From McCaig’s Tower on the hill above the harbour you may feel temporarily transported to the capital of Italy during the days of the Romans.
For this ‘tower’ is nothing of the sort. Instead, it takes the form of a wide, granite amphitheatre, 650ft in circumference and based on the Colosseum in Rome.
The incredible structure was built in 1897 by local businessman, philanthropist and eccentric John Stuart McCaig, who intended to commission statues of himself and his family to be dotted around the site.
Colosseum lookalike: Pictured in the centre background is McCaig’s Tower, which looks out over Oban
McCaig’s Tower (pictured) was built in 1897 by local businessman, philanthropist and eccentric John Stuart McCaig
The purpose, apart from ensuring his posterity, was to provide work for stonemasons during a downturn in the local economy. But he died before these plans were realised and they were never completed.
Being a major ferry port for the Hebrides — Caledonian MacBrayne (known to all as CalMac) has a terminal here — there is a sense that Oban is a transient place.
Many people simply pass through it on their way to the likes of the Isle of Mull, Lismore, Iona and Coll. Yet, for this reason, it makes a perfect base for exploring the area, as Dr Samuel Johnson and James Boswell found in 1773, having found ‘a tolerable inn’, as described in Dr Johnson’s A Journey To The Western Islands Of Scotland.
Tom reveals that in 1814, Sir Walter Scott waxed lyrical of Oban’s little Dunollie Castle (pictured)
Tours explaining the painstaking process of making whiskey are organised at The Oban Distillery, as are tastings
A local single malt. The Oban Distillery is one of the oldest in Scotland, dating from 1794, Tom reveals
Meanwhile, in 1814, Sir Walter Scott waxed lyrical of the town’s little Dunollie Castle. ‘I have seldom seen a more romantic and delightful situation,’ he wrote.
Other artists to drop by soon after included the composer Felix Mendelssohn (in 1829), poet William Wordsworth (1831) and painter J. M. W. Turner (1831).
For a while in the mid-19th century it seems as though Oban was hot property in creative circles.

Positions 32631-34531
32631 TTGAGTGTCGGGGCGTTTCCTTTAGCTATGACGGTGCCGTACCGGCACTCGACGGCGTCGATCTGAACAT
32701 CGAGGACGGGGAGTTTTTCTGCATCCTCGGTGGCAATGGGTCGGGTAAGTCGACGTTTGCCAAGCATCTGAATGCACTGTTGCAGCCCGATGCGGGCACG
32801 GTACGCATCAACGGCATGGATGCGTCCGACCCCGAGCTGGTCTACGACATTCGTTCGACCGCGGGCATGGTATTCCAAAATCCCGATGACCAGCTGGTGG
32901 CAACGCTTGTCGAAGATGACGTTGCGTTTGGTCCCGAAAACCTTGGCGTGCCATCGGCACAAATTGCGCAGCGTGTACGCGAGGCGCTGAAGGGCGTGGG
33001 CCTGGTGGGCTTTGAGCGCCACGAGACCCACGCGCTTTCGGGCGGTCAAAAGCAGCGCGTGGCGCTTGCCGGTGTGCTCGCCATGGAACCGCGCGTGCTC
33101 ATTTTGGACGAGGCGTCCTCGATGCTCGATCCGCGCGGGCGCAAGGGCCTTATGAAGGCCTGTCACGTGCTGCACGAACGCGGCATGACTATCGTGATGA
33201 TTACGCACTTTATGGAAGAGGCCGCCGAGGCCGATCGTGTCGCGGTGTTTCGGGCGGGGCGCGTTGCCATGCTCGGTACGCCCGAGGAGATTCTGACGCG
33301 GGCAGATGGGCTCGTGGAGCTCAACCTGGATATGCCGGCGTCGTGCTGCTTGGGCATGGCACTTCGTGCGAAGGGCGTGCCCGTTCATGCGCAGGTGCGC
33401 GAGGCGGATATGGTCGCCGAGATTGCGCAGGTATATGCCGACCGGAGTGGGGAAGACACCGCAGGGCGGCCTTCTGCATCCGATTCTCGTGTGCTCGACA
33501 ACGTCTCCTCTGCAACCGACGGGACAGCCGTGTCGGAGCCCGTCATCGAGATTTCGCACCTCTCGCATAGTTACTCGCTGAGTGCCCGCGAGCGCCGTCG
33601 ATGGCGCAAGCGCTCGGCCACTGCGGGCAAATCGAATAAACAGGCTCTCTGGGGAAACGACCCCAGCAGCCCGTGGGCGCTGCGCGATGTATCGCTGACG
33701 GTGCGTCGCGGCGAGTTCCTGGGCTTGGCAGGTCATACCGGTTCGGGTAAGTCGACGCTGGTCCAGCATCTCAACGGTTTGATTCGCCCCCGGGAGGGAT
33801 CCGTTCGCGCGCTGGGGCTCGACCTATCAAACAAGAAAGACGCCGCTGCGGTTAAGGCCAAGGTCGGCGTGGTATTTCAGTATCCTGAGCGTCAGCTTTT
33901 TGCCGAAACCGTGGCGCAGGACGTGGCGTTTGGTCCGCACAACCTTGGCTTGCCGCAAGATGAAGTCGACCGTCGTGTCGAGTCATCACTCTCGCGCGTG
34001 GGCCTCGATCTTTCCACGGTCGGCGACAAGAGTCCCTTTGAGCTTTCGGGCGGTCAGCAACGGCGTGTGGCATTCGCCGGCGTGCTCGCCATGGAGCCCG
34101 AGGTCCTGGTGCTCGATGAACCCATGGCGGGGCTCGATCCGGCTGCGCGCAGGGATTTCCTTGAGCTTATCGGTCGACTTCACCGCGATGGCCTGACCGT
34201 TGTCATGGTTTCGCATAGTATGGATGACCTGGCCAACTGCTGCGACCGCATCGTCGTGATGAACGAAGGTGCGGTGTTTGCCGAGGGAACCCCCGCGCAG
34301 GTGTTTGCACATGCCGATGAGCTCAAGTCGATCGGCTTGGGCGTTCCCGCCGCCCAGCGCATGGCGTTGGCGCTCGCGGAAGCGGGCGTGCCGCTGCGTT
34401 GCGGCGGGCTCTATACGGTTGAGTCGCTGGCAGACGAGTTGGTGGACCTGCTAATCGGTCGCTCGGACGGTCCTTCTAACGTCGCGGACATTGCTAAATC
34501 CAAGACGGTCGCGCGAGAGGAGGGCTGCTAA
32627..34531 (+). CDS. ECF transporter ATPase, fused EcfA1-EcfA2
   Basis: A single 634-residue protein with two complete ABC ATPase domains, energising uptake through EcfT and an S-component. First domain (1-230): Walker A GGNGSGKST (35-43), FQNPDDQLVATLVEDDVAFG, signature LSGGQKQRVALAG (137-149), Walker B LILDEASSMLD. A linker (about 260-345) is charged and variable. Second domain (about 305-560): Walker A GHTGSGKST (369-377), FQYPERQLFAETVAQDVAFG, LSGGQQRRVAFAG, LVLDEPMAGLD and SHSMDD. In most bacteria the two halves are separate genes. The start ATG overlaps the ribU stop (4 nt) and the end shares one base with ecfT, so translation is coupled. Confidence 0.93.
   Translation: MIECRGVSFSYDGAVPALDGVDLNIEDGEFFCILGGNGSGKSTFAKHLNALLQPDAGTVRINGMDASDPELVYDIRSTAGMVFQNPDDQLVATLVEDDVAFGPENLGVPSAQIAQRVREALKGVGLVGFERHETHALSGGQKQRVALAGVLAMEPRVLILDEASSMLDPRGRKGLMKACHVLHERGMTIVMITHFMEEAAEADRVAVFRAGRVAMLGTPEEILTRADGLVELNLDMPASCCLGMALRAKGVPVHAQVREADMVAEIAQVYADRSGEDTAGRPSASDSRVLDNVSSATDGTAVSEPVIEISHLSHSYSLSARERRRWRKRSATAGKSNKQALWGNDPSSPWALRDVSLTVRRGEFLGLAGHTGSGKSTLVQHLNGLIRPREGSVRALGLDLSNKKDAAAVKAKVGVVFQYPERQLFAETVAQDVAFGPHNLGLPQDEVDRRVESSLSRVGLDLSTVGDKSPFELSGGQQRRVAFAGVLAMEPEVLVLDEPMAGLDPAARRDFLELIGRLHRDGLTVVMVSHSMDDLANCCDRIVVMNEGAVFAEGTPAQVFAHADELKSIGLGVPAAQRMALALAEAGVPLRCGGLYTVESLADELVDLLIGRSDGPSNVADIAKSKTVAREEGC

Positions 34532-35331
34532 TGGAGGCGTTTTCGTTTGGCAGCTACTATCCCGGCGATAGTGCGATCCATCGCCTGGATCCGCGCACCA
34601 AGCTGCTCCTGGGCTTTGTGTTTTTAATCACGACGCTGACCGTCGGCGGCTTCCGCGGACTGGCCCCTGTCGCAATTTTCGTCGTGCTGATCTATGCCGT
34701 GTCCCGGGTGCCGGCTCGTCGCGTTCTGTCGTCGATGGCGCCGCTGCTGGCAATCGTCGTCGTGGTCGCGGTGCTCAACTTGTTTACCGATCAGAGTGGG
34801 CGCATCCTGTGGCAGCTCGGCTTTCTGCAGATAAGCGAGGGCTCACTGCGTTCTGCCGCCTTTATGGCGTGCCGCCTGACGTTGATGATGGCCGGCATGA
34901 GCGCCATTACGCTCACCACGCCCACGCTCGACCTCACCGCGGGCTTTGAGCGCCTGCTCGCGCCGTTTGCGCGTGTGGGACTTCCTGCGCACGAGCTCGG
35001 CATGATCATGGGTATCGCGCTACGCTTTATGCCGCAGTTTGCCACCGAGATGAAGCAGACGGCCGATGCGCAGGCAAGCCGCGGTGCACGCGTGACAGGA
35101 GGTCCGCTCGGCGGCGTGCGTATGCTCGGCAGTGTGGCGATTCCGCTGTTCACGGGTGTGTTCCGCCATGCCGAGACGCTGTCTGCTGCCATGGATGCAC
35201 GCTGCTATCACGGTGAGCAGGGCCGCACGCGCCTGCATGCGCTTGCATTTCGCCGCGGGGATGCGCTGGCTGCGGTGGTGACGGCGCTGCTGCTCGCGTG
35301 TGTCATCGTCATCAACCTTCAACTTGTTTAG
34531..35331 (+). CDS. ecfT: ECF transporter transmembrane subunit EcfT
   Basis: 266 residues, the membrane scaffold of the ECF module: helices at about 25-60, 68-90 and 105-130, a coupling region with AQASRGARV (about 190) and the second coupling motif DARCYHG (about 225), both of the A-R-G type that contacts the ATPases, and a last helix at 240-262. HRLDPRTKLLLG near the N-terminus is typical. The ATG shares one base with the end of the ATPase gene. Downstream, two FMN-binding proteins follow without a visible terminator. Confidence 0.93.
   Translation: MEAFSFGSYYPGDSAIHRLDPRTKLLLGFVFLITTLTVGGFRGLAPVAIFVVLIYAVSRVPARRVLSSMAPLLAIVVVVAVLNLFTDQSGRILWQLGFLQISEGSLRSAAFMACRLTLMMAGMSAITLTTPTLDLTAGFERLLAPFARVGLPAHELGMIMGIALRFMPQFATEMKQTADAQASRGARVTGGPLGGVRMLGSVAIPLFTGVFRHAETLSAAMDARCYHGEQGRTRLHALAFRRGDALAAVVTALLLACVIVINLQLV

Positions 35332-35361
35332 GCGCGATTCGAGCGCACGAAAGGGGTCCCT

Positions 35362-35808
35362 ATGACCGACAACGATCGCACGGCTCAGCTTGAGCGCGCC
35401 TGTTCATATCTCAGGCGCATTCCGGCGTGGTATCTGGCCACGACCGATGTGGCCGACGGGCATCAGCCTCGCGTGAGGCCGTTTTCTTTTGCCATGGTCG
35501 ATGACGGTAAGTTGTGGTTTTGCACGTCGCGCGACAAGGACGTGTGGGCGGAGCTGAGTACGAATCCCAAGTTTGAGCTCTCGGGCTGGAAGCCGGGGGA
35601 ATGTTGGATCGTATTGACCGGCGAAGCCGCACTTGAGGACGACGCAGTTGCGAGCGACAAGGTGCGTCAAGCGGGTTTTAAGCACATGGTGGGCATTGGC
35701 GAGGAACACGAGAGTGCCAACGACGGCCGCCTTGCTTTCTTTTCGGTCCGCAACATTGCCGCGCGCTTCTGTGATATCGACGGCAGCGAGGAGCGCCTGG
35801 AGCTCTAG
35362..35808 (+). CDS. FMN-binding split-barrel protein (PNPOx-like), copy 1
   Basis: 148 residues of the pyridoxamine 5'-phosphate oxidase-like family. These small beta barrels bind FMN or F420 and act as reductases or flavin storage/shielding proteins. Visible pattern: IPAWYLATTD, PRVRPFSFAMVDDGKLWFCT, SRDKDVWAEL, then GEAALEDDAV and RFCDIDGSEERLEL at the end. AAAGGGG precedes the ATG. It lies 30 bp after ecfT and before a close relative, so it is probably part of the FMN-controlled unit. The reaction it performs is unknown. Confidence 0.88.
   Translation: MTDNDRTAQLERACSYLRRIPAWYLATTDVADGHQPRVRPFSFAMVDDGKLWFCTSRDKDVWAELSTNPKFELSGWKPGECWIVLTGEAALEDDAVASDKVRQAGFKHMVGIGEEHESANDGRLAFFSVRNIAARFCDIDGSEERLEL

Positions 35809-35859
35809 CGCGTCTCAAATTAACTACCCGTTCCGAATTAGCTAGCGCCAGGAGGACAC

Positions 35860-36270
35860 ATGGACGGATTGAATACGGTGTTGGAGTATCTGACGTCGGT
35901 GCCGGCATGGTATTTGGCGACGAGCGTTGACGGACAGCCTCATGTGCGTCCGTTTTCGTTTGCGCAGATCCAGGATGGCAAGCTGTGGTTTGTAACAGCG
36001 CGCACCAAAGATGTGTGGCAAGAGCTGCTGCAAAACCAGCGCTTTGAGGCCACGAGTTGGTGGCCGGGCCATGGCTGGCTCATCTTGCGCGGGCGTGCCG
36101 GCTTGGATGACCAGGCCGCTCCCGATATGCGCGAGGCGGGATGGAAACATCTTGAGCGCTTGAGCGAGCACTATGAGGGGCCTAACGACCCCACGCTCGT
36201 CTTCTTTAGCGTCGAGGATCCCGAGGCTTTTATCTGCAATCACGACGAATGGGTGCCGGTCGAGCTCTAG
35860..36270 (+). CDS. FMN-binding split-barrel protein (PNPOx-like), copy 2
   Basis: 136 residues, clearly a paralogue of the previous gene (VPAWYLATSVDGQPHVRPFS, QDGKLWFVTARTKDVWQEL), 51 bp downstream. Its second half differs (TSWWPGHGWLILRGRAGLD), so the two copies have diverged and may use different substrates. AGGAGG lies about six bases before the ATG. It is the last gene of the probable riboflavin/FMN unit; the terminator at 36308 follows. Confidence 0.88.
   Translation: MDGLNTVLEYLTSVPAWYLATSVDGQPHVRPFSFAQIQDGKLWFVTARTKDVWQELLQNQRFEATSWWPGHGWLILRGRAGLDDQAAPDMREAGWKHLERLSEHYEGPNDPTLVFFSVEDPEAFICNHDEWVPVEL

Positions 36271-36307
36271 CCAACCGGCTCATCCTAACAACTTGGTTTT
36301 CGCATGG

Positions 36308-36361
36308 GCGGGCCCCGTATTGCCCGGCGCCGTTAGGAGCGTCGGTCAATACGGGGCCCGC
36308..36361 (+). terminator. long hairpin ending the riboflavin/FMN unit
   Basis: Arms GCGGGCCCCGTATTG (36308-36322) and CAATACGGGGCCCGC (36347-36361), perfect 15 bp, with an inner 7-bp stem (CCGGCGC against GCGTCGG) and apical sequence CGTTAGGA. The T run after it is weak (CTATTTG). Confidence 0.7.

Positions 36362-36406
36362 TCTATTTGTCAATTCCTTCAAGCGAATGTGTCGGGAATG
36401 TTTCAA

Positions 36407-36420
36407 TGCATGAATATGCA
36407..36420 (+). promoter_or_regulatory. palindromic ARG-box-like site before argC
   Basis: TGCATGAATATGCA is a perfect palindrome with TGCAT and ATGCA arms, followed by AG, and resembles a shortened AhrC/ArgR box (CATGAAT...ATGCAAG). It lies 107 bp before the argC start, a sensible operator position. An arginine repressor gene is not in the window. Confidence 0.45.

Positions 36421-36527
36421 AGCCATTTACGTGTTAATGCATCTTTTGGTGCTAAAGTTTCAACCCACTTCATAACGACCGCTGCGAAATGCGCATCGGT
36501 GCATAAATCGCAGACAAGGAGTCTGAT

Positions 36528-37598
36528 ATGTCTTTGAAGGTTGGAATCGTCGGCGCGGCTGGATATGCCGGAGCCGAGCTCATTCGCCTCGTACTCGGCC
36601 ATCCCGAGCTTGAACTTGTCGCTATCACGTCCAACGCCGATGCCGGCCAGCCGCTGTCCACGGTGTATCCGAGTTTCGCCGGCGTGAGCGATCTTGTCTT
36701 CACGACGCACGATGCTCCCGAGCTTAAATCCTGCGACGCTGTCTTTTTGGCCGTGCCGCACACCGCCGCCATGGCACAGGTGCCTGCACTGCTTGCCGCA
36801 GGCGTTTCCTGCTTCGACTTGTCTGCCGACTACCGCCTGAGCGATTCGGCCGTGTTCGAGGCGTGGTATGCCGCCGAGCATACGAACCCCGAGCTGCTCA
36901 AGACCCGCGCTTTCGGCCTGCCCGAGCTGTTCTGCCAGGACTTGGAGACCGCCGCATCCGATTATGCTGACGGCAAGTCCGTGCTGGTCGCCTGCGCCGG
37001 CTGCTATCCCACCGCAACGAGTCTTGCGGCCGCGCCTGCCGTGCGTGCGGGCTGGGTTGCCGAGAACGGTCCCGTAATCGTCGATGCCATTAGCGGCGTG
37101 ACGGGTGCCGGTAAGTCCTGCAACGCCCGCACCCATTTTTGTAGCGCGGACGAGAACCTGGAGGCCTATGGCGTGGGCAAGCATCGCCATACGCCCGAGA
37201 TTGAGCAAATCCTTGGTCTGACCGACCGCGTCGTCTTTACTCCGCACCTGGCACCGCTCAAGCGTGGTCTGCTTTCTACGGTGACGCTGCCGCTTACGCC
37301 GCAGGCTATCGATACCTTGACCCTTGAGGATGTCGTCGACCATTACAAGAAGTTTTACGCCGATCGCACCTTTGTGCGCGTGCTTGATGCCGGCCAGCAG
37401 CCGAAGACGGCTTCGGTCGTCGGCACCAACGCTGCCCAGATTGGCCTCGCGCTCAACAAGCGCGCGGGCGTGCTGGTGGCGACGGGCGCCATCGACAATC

Perhaps the whisky had something to do with it.
The Oban Distillery is one of the oldest in Scotland, dating from 1794.
Before it was founded, the town relied on small-scale fishing, shipbuilding and quarrying, but the arrival of whisky turned around local fortunes, with houses built for workers and hostelries springing up.
Tours explaining the painstaking process of making the tipple are organised, as are tastings.
At these, you are provided with ‘four wee drams’ of varying ages, told that you should never put ice in whisky, and that it should be served at room temperature.
Tom took a day trip to the tiny island of Kerrera, where he trekked to see the ruins of Gylen Castle (pictured)
On the Isle of Mull, Tom stopped to explore the little town of Tobermory (pictured), with its delightfully colourful buildings
You are also invited to notice ‘mouth-filling late autumn fruits’, ‘hints of orange zest and cloves’, as well as Highland toffee and red berries. The nearby Oban Inn, established in 1790, is the place to keep the party going, with its old sea charts on the walls, captains’ wheels, portholes, first-rate battered fish, mussels and sea- salty, no-nonsense atmosphere.
‘Don’t want to go to heaven — none of my friends are there,’ is the inscription carved on one table.
A pair of day trips by ferry enlivened our stay. One to the tiny island of Kerrera: two miles by five miles, and ideal for a walk with a stop-off to see the ruins of Gylen Castle.
This was once a MacDougall clan stronghold until it was besieged by Covenanter troops in 1647. Turner filled his sketch book with drawings of its dramatic setting.
The other was to Mull, stopping at the little town of Tobermory, with its delightfully colourful buildings, art galleries and the excellent Mishnish inn — blazing fireplace, good music, excellent oysters and seafood chowders.
Oban gets busy in summer. At this time of year, it has an unhurried air — and a confident one. Those literary associations and single malts might have something to do with it.